A Place to Be Navajo: Rough Rock and the Struggle for Self-Determination in Indigenous Schooling

A Place to Be Navajo: Rough Rock and the Struggle for Self-Determination in Indigenous Schooling

A Place to Be Navajo: Rough Rock and the Struggle for Self-Determination in Indigenous Schooling

A Place to Be Navajo: Rough Rock and the Struggle for Self-Determination in Indigenous Schooling

Synopsis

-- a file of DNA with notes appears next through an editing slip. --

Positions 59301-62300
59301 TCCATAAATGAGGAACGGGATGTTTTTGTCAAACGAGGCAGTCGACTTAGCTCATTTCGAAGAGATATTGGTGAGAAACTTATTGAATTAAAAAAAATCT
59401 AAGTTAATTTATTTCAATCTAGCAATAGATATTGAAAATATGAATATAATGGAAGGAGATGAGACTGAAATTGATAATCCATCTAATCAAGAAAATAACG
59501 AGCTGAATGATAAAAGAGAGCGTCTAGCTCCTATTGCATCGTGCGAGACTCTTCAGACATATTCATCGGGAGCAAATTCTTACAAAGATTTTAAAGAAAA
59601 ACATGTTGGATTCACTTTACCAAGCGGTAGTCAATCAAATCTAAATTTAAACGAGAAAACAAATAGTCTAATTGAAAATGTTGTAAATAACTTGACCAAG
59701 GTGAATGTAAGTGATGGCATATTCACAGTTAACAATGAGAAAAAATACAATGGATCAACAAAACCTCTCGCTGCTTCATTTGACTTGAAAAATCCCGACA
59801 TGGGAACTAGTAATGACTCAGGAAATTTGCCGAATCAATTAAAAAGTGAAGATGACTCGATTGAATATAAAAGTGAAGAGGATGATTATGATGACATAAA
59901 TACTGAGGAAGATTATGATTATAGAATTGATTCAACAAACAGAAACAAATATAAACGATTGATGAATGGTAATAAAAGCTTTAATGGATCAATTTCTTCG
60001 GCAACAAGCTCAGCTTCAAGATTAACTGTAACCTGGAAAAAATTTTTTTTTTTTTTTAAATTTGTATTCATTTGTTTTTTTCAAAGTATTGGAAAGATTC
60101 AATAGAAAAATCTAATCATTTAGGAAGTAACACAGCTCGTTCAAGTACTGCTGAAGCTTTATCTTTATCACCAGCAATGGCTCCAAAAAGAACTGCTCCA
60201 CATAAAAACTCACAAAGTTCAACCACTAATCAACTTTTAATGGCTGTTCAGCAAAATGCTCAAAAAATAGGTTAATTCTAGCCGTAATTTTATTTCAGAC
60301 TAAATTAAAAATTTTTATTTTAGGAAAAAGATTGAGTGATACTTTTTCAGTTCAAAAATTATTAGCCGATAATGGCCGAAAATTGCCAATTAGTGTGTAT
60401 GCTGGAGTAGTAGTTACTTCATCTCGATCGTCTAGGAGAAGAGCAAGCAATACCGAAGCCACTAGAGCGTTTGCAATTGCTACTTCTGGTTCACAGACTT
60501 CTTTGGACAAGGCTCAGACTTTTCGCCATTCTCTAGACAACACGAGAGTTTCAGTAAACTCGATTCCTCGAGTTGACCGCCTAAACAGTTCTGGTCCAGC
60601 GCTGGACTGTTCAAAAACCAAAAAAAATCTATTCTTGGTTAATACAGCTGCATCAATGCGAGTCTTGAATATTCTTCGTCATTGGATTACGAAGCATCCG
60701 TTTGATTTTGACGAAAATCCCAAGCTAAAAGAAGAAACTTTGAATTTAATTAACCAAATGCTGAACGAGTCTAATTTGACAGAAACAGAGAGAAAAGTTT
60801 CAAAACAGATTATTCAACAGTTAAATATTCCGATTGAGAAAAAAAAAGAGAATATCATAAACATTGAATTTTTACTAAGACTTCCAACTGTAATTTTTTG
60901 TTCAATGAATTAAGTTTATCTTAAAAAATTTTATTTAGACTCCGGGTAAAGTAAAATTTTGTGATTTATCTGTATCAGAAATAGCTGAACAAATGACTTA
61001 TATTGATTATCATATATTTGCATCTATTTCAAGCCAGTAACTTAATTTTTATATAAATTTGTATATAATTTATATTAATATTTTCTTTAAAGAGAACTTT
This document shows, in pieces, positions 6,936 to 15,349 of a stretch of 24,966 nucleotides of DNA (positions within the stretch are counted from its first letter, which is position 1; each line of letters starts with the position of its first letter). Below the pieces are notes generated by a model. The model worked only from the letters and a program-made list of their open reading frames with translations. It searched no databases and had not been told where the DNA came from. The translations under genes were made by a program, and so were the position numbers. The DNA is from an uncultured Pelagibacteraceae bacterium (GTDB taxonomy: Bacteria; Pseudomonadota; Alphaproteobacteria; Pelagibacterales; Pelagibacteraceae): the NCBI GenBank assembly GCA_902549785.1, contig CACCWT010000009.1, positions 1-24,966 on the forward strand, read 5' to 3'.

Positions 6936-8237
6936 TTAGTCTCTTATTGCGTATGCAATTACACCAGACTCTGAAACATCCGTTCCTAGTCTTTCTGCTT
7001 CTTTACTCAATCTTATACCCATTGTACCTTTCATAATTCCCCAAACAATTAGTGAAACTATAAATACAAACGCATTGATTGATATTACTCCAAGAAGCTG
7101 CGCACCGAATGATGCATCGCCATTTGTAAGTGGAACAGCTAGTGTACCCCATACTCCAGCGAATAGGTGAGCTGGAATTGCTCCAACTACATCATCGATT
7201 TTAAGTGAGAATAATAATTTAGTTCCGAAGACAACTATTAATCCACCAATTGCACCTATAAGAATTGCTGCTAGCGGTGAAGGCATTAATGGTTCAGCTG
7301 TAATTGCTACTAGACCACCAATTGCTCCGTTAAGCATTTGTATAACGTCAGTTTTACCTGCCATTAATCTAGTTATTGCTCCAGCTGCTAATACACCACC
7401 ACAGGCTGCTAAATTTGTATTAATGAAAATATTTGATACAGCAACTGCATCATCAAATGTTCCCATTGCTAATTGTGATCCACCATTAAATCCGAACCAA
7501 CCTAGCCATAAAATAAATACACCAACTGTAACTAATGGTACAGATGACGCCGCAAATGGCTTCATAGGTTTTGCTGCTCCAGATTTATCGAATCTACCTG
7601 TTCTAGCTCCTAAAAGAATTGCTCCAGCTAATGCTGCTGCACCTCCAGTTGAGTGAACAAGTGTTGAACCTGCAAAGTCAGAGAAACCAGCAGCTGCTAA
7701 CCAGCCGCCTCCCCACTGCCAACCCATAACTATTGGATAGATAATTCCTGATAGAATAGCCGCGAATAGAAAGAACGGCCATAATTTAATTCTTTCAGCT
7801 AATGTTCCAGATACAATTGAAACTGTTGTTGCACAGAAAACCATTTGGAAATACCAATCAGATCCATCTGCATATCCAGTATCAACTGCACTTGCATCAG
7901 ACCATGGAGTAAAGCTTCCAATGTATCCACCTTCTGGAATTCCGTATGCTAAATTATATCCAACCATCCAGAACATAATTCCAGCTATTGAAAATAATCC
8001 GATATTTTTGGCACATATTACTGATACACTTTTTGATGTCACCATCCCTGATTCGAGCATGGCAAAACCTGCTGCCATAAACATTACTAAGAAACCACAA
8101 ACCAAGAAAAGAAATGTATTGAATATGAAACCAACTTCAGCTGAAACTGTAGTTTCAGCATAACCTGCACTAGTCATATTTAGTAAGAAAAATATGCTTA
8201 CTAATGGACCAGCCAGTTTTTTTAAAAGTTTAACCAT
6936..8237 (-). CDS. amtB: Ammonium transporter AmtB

A Place To Be Navajo is the only book-length ethnographic account of a revolutionary Indigenous self-determination movement that began in 1966 with the Rough Rock Demonstration School. Called Dine Bi'olta', The People's School, in recognition of its status as the first American Indian community-controlled school, Rough Rock was the first to teach in the Native language and to produce a body of quality children's literature by and about Navajo people. These innovations have positioned the school as a leader in American Indian and bilingual/bicultural education and have enabled school participants to wield considerable influence on national policy. This book is a critical life history of this singular school and community.
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